Have you noticed that Nickelodeon, Disney, and now sometimes PBS all have the idea that every kid, everywhere should and does have the same life dream? To be a rock star.
Every show, every commercial: You can be like Hannah Montana! Every kid show sports a professional musician character somewhere in it. My personal gag-fest favorite: "Chuck-E-Cheeses- where a kid can be a STAR!" Plphhhh.
I give Miss Montana two years before she joins the ranks of the dysfunctional has-been pop divas whose super-infamous names I don't even need to mention. Do these networks think we haven't made the connection? Er- duh.
This isn't a new phenomenon. I remember right after high school, the second or third in my collection of gay friends confided in all seriousness one night while driving and listening to Gwen Stefani, "I'm going to be famous someday." I just kind of raised my eyebrows.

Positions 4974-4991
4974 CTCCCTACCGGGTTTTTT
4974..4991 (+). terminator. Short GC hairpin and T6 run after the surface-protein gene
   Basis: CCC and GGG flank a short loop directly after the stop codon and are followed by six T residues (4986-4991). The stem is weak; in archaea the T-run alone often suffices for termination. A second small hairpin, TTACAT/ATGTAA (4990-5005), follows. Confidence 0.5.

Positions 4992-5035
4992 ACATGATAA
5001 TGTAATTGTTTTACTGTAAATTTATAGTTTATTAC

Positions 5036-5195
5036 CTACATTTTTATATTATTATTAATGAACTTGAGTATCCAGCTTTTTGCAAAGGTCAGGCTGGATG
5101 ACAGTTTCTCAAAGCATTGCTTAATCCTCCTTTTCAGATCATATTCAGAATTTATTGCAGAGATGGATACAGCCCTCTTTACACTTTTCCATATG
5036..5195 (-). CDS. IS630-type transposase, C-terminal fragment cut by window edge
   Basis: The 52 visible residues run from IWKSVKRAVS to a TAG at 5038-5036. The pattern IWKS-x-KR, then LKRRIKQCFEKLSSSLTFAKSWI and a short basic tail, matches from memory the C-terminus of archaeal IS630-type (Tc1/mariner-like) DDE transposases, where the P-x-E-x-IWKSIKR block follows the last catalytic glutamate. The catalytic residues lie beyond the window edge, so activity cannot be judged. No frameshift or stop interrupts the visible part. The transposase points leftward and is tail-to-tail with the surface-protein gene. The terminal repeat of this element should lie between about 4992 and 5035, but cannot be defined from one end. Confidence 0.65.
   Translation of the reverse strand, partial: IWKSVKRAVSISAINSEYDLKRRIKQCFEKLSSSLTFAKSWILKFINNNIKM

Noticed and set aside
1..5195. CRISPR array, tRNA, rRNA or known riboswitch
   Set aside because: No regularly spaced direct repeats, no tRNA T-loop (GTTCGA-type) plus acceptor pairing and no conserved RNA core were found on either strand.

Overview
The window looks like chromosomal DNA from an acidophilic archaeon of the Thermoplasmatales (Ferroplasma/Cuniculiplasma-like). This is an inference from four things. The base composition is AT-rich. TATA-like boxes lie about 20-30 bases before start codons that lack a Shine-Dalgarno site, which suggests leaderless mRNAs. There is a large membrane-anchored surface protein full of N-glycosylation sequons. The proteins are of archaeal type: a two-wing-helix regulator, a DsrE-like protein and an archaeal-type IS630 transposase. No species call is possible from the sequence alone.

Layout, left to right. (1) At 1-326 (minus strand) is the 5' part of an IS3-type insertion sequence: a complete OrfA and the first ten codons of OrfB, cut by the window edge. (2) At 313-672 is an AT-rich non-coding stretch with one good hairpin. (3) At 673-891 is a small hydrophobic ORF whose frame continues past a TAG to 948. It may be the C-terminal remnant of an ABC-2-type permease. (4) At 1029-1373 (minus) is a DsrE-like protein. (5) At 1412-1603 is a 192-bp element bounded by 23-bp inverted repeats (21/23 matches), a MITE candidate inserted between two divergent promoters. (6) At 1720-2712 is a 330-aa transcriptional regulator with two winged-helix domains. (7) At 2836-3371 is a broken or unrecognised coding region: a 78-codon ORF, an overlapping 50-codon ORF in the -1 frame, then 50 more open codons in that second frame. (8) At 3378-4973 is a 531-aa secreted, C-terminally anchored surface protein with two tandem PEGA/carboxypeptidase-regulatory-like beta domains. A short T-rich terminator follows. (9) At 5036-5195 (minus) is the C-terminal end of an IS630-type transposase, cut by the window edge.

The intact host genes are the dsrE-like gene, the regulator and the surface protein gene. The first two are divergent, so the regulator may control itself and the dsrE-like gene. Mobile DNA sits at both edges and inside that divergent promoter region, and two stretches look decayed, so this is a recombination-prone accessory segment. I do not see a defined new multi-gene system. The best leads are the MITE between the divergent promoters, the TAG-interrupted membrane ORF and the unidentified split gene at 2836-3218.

What was I supposed to say? Good for you? When what I was thinking was, Shallow, dude. Shouldn't you aspire to greatness and then become famous for it? But no- he just wanted to be famous.
"For what?" I asked in as curious a tone as I could muster. (This is also the friend who bragged about his poop floating, so I was braced for the worst.)
"I don't know yet. But just wait, you'll see. I'm going to be famous."
I didn't say anything. He then proceeded to get offended that I didn't "have faith" in him.
I don't think he was alone in his need to be worshipped by strangers. Unfortunately, I suspect, as evidenced by the overwhelming amount of performing stages on television, that he was only voicing the immature goal being instilled in every kid who watches the new craze in sit-com themes.
There is a love void spreading. And we are trying to fill it with all the wrong stuff.